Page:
TOLEDO, Ohio — Kids at Toledo Public Schools have been learning virtually for the better part of a year and it was in September when the district's computers were hacked.
Now, a local dad says TPS isn't doing enough to protect his children's identity.
Dennis Sibbersen is a stay-at-home dad. He's been focused on his three kids' virtual learning at TPS, but admits he was worried when he found out they were part of that cyber attack last fall.
He's concerned that the exposure of their personal information through the hack has made them targets for identity theft.
"How would you ever recover from that? I don't care what kind of education you have, that's a lifetime," Sibbersen said.
The district is offering a year of free monitoring to students and faculty whose information was compromised.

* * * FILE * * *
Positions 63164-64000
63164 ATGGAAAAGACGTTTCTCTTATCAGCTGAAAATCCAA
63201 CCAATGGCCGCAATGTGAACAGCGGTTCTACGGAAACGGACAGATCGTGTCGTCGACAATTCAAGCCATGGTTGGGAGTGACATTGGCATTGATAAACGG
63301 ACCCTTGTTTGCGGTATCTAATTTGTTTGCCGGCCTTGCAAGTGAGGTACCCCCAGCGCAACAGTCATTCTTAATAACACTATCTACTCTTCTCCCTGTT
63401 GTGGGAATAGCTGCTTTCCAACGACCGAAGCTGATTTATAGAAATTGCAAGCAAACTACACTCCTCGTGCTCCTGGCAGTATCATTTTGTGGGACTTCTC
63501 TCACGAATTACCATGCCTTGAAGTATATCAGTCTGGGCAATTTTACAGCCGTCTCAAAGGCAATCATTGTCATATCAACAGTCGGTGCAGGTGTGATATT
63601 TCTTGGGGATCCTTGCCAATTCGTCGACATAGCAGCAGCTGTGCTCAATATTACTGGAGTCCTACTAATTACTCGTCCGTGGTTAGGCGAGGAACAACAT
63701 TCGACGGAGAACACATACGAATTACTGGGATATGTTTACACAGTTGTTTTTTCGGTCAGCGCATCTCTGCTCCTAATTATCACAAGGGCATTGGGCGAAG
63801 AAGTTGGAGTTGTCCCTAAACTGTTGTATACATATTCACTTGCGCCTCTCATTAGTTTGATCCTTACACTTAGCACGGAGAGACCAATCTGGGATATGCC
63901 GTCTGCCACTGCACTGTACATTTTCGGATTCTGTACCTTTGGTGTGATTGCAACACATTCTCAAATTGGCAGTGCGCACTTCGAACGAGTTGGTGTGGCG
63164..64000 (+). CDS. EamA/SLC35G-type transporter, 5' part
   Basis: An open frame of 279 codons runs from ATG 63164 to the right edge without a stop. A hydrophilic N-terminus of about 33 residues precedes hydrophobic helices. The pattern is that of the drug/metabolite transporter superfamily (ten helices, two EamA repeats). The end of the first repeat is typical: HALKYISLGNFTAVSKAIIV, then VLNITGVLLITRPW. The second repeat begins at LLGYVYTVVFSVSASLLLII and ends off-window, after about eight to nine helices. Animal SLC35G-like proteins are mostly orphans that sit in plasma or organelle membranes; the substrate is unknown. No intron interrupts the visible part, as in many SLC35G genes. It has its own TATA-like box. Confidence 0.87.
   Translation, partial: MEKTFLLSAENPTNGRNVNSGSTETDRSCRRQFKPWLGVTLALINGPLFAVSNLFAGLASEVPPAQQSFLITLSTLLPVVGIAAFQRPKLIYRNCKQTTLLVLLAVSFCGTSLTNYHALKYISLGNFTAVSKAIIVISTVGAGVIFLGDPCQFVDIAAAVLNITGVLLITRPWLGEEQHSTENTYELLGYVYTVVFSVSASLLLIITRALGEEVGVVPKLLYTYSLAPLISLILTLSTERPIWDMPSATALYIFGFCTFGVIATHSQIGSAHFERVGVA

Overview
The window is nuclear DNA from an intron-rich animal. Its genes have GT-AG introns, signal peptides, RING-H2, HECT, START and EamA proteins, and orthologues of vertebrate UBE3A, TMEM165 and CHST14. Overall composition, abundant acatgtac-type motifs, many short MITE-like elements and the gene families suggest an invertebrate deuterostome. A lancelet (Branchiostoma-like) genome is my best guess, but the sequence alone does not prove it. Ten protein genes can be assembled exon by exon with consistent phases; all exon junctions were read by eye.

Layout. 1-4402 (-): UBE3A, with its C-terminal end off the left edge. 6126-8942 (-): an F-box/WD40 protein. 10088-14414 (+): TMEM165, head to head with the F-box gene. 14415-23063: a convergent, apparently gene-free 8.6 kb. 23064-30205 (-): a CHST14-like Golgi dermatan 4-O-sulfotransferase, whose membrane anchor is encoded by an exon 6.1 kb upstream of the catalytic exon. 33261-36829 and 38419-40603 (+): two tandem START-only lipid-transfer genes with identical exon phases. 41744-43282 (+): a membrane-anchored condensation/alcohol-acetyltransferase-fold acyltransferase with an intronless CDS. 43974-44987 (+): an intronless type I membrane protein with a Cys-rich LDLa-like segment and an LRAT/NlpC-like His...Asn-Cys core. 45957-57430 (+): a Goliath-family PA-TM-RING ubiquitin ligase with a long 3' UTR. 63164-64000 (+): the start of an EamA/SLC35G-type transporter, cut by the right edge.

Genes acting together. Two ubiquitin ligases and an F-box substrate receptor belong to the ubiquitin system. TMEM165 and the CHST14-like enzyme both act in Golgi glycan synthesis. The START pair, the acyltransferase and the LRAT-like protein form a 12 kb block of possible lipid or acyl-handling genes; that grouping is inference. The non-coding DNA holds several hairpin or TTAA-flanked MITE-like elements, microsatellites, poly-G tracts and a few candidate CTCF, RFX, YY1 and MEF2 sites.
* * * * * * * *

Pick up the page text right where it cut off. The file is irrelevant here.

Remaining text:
Sibbersen said that's not enough.
He says his daughter has a disability and will need to receive assistance the rest of her life. Sibbersen's unsure how that would be able to continue if her identity is compromised.
"It's only a year's service. It's like putting a baby Band-Aid on an open wound. What's going to happen after a year?" Sibbersen said.
Sibbersen would like to see that monitoring extend at least until his children turn 18, but at this point, he doesn't know if he wants to turn it on.
He says that would force him to open e-mail accounts for each of his kids.
"We need to figure out a better way of fixing this, I mean right now, that offer does not work for me and I would not accept it," Sibbersen said.
WTOL reached out to TPS and at this time, they did not provide any additional comments.